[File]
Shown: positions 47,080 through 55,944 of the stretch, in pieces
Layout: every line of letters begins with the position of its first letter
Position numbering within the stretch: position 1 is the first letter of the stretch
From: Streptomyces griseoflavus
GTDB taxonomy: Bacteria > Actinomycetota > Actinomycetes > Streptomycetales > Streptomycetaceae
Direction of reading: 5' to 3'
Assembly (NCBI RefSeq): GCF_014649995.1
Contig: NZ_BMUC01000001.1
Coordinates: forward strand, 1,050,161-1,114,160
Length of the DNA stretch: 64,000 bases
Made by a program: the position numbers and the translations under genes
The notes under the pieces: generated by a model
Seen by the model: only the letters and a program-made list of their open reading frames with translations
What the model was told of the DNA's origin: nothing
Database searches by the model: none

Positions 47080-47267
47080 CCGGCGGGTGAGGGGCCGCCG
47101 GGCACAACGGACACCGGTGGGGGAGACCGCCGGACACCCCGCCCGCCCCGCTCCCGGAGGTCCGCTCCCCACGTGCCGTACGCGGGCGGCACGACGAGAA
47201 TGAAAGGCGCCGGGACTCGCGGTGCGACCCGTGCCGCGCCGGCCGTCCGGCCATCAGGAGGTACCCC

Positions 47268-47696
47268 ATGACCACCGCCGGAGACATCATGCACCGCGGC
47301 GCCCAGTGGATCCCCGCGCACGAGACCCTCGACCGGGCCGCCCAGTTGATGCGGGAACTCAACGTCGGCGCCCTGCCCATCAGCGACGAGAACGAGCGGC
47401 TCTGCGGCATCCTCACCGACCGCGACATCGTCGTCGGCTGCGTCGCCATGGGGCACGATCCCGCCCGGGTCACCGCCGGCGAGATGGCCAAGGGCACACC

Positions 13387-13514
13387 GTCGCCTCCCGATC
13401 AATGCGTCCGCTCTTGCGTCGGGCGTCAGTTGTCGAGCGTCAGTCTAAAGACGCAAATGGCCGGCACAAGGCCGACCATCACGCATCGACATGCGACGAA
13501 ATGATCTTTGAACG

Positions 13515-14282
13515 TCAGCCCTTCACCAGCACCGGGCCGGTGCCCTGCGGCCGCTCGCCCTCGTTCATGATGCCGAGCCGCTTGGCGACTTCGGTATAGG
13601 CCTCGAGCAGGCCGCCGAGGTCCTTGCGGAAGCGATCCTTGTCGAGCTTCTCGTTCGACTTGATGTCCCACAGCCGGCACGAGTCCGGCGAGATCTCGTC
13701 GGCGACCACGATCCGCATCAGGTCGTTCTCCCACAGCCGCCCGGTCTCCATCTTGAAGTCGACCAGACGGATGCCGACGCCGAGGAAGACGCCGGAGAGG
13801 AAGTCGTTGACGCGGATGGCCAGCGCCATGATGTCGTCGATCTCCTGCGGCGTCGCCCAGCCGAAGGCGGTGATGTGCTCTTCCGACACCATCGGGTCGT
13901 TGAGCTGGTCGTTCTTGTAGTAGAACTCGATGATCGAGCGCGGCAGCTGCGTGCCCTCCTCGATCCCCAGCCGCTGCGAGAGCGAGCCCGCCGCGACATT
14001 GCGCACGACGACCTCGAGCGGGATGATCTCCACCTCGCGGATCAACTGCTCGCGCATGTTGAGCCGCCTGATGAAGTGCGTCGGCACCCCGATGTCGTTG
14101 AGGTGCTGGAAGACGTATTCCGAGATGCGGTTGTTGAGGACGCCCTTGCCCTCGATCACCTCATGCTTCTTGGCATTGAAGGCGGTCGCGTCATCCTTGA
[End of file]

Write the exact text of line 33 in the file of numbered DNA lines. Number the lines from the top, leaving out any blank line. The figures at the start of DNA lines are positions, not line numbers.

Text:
13901 TGAGCTGGTCGTTCTTGTAGTAGAACTCGATGATCGAGCGCGGCAGCTGCGTGCCCTCCTCGATCCCCAGCCGCTGCGAGAGCGAGCCCGCCGCGACATT